2. I was really interested in the Amanda Palmer Ted talk, blog and articles. I recently ran my own first go of public funding for a mural I was painting and will soon be setting up a new account for the next mural gig. It really does bring up a mixed bag of emotion, judgement, morals etc., I think for both the artist and the public. The art I am funding is public and therefor I believe the public should have an opportunity to invest to whatever degree they would like. There does seem to still be a double standard for art and artist, a devaluing. Why is there such a thing as too much money for an artist? Is that true of a banker or politician? Palmer is criticized for allowing musicians, fans of her music, to volunteer their time to play with her. How many handouts do politicians take each year? It feels like the haters are completely missing the point of community in art, of joy and giving in art. For a musician to play with a band she loves is a great gift to the musician that could serve as profound inspiration. Does everything need a monetary value placed on it?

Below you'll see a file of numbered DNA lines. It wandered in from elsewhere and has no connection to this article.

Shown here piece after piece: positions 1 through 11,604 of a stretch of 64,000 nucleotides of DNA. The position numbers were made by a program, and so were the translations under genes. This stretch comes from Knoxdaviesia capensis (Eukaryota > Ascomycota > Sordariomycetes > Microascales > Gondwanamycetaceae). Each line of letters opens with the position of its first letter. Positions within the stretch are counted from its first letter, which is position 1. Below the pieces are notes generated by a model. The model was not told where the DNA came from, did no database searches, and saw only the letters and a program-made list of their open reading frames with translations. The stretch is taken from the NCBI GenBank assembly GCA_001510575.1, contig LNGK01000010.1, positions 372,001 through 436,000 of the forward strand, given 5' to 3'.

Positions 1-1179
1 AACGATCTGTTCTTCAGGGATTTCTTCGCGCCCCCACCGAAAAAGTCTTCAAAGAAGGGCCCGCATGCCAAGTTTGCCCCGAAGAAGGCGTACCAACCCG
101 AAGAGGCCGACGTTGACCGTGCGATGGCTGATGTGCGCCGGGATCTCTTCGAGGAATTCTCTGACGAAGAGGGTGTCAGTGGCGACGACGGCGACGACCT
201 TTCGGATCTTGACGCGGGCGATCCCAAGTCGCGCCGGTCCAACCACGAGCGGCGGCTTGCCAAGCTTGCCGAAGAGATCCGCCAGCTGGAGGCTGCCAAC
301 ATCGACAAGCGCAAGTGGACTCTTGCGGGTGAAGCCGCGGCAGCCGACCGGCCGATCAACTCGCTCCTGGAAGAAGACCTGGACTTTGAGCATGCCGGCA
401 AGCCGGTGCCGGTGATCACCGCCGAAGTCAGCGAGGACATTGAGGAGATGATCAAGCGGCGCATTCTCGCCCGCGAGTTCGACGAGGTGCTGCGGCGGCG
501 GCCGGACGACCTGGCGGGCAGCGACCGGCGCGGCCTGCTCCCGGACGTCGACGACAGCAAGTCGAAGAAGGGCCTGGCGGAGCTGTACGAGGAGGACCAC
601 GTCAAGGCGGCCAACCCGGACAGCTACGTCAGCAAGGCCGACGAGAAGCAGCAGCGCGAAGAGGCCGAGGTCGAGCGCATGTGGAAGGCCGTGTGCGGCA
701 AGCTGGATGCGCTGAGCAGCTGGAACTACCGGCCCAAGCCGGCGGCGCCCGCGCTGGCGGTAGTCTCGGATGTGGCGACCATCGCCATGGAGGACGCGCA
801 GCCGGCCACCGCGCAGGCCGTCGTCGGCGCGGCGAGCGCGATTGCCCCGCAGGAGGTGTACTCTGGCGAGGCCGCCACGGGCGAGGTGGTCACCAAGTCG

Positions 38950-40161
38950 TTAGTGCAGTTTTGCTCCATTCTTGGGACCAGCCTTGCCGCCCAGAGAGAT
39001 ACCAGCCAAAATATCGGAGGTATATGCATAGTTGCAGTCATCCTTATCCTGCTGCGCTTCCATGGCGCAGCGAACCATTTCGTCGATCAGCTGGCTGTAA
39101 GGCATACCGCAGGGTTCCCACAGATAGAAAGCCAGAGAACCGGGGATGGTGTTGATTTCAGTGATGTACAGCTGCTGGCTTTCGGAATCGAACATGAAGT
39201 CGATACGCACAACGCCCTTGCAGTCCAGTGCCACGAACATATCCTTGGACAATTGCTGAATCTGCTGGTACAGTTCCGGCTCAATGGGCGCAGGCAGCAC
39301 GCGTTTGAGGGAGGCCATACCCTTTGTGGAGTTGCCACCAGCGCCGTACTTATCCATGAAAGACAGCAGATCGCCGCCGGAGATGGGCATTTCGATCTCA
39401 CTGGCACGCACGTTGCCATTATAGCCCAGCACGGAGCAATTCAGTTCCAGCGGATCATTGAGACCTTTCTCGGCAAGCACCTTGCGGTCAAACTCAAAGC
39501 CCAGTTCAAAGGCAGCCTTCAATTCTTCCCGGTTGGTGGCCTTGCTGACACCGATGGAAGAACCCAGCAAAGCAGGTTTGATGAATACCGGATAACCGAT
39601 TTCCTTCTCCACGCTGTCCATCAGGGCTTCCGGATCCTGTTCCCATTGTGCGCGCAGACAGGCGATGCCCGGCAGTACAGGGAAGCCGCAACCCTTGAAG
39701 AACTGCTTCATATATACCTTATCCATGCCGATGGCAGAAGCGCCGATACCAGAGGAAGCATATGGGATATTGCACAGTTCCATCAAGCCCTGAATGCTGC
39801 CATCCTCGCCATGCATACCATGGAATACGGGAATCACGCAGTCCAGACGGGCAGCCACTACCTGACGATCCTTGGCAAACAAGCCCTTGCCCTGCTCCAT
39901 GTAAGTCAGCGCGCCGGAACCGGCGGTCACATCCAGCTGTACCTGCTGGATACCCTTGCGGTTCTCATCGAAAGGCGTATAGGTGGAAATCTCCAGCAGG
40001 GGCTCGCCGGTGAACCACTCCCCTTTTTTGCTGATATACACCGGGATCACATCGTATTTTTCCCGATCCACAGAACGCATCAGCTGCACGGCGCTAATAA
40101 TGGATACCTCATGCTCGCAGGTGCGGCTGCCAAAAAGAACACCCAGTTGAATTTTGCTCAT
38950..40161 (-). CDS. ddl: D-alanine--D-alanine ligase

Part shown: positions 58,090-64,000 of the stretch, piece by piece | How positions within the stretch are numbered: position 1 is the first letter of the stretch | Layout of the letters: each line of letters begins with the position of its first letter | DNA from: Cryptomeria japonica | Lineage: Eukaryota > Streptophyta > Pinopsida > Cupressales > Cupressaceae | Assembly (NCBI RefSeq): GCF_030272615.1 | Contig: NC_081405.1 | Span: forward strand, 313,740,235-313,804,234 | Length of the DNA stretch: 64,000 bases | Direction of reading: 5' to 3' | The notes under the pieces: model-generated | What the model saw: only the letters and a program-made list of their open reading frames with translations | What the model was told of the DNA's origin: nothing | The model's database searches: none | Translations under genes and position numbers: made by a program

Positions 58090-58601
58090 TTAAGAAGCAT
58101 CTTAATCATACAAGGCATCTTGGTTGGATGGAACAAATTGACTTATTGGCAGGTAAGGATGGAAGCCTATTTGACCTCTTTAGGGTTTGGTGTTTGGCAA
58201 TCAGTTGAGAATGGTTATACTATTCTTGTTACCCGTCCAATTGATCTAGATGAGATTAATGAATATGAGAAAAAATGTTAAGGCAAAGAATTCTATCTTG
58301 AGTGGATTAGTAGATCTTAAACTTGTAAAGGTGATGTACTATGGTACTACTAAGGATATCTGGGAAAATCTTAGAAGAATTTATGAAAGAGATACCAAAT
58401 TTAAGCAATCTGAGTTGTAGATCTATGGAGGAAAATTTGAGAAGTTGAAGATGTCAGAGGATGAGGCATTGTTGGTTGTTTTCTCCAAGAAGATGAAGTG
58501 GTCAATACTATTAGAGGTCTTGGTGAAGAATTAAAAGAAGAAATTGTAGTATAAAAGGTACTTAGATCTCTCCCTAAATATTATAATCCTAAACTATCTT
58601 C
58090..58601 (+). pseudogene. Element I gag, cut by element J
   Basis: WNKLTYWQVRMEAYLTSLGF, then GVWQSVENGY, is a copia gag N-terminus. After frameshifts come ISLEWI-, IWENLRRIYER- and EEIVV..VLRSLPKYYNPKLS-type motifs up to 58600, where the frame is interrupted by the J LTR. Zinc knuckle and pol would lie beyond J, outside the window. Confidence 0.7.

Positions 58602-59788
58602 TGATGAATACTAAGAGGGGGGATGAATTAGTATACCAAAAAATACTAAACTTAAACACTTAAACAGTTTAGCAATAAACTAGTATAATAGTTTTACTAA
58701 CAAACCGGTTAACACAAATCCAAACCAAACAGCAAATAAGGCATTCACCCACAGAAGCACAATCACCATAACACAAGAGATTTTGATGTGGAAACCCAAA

3. The “kerfuffle”, as Amanda Palmer termed her volunteer scandle seemed to do little damage to her career or her tour, but I wonder about the compound damage her initial play for hugs campaign has done.
    Some time back, my performance troupe performed and was paid; all the other acts were expected to put their time and effort into the night’s entertainment for free. The moment we discovered the arrangment we rallied on behalf of all the acts to get paid. Ultimately the greedy promoters decided not to pay, but the acts still got paid. We took our payment, fifty dollars and split it between all the acts. Our experience is neither isolated nor unique.